These are the global communication languages. This is attributable to the fact that they have a need for
communication and a need to exist in this way.
Now, if we look at a more detailed way, at the content, from Africa, 0.6% in the common languages,
English and French, only 0.6% out of the total in the world comes from Africa.
Now, if we look at you'll these figures, a few questions spring to mind.
Is it a problem of the coding of the characters? I do not think so, because we can use all systems,
systems based on pictograms, based on the alphabet, they can all be used on the Internet.
So most of them, languages in Africa, are based on the Latin alphabet. So that issue is one that does
not need to be followed too closely. I think we can set it aside.
Number two, is it a question of access. I don't think we need to talk about that because we will be
talking about that later.
Is it a question of motivation? Motivation, I would like to focus on motivation, because motivation, to
produce content in the local languages is important when the local users can actually use that content.
But that motivation can also have a political dimension.
The issue here is that one confuses, often one mixes up national language and official language.Often, the majority of languages spoken in the African countries, official languages, are languages of the
north. The national languages are not truly established as official languages in the educational system of
individual countries.
Now, the producers of content are those who have been to the schools, have been involved in the
educational system, and they do not have the --they are not literate in the national language.
So I think that the political level or dimension is that one has to put a strategy, a more vigorous strategy
to make sure that the national languages are involved in the educational system so that those who are
producing content can take into account the needs, requirements of the illiterate populations in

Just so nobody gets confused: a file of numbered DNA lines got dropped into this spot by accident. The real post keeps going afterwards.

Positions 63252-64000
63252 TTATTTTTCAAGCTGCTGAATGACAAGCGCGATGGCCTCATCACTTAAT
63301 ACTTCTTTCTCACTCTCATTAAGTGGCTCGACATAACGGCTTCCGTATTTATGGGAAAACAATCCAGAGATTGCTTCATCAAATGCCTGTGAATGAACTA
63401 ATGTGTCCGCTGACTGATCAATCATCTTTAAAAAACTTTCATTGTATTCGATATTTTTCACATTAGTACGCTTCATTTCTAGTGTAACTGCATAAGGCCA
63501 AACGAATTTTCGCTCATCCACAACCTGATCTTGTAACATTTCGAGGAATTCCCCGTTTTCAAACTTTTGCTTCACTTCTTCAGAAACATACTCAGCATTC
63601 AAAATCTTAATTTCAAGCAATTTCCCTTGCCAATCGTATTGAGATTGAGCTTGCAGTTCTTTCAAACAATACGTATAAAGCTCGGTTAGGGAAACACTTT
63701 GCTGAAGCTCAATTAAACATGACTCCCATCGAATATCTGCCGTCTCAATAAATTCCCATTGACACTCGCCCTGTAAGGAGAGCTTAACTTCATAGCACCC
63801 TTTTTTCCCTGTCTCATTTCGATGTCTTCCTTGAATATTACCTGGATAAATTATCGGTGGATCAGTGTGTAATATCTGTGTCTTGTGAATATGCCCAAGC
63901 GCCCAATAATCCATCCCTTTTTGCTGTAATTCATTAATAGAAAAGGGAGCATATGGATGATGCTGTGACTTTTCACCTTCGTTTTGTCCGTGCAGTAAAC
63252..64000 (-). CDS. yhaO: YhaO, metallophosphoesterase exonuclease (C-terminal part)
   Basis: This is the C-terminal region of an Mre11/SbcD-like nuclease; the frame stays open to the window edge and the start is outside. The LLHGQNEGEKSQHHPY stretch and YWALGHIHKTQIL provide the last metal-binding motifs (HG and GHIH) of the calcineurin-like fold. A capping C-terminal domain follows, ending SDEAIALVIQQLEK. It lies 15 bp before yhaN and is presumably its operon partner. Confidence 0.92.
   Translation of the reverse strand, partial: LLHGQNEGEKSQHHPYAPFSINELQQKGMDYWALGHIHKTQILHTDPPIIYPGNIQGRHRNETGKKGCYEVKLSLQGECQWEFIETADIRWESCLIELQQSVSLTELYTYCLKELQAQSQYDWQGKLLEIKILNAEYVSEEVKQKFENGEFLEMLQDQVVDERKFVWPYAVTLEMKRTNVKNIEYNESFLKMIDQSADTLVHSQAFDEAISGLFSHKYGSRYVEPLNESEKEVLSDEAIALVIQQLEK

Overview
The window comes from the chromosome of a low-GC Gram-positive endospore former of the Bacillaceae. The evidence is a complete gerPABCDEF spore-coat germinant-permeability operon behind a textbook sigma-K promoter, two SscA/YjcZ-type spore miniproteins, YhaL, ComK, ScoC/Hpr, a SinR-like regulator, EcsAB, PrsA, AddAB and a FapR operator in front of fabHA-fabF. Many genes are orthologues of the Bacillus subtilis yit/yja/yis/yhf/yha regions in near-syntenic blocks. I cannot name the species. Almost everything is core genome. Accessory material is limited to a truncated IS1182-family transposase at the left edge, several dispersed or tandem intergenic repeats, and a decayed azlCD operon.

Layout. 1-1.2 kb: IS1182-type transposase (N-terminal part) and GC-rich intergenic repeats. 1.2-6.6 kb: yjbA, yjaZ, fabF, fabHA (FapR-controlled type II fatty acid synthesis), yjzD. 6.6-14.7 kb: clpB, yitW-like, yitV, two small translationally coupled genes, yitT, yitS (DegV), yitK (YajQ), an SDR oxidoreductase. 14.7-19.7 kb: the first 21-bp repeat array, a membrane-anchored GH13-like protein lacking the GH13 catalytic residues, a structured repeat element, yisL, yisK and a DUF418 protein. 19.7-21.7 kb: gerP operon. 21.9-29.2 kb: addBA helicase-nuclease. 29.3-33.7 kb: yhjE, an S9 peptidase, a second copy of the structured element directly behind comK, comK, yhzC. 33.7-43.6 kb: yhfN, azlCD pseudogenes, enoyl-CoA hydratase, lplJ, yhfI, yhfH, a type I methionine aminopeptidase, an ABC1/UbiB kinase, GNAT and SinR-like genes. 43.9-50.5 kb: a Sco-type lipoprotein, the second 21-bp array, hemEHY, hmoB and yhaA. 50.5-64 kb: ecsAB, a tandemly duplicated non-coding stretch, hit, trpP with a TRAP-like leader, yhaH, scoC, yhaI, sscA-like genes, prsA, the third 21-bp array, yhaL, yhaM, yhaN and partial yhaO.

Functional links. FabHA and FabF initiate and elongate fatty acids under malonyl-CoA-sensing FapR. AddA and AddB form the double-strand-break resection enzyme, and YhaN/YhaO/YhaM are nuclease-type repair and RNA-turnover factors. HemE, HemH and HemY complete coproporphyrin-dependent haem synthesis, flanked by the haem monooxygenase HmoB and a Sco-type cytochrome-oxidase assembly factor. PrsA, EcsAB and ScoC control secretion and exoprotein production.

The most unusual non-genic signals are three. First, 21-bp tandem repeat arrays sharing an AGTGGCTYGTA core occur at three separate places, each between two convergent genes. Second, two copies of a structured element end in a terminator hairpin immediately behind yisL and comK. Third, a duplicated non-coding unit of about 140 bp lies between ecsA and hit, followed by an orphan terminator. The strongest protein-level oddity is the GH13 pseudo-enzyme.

national languages but --in official languages, but those who are literate in the national languages so
content can be produced to be able to preserve the community of languages that only exist if there is a
community surrounding a particularlanguage. This low number of users or speakers of a particular
language would explain this, I believe.
But the only reason that I think we should stress here is the political will.
Now, my time is up, the moderator is telling me.
I hope I have been at least been able to put on the table an issue that will be of interest to the
presenters and to the panel in general.
>>MIRIAM NISBET: Thank you, indeed, and I would like to just mention one of the last points you
raised, which is dealing with beyond information literacy and media literacy is getting down and
reaching those who are illiterate in the most traditional sense and how you reach them in the first place.
And I hope they'll have a chance to talk about some more.
Now I would like to call upon Ramke, Ramakrishnan, to talk to us a little bit about his work here in India.
Thank you, Ramke.
>>S. RAMAKRISHNAN: Thank you, Mr. Ajit Balakrishnan, Miriam. It's a great pleasure.
Good morning, all of you, fellow panelists, and distinguished audience.
Welcome to you all to India.
As you all know, India is perhaps the most diverse country in terms of multilingualism.
We have over 22 official languages, over 2,000 dialects, and four major language families. It's mind
boggling in many ways.
And they come from Indo-European, Dravidian, AustralAsiatic and Tibeto-Berman.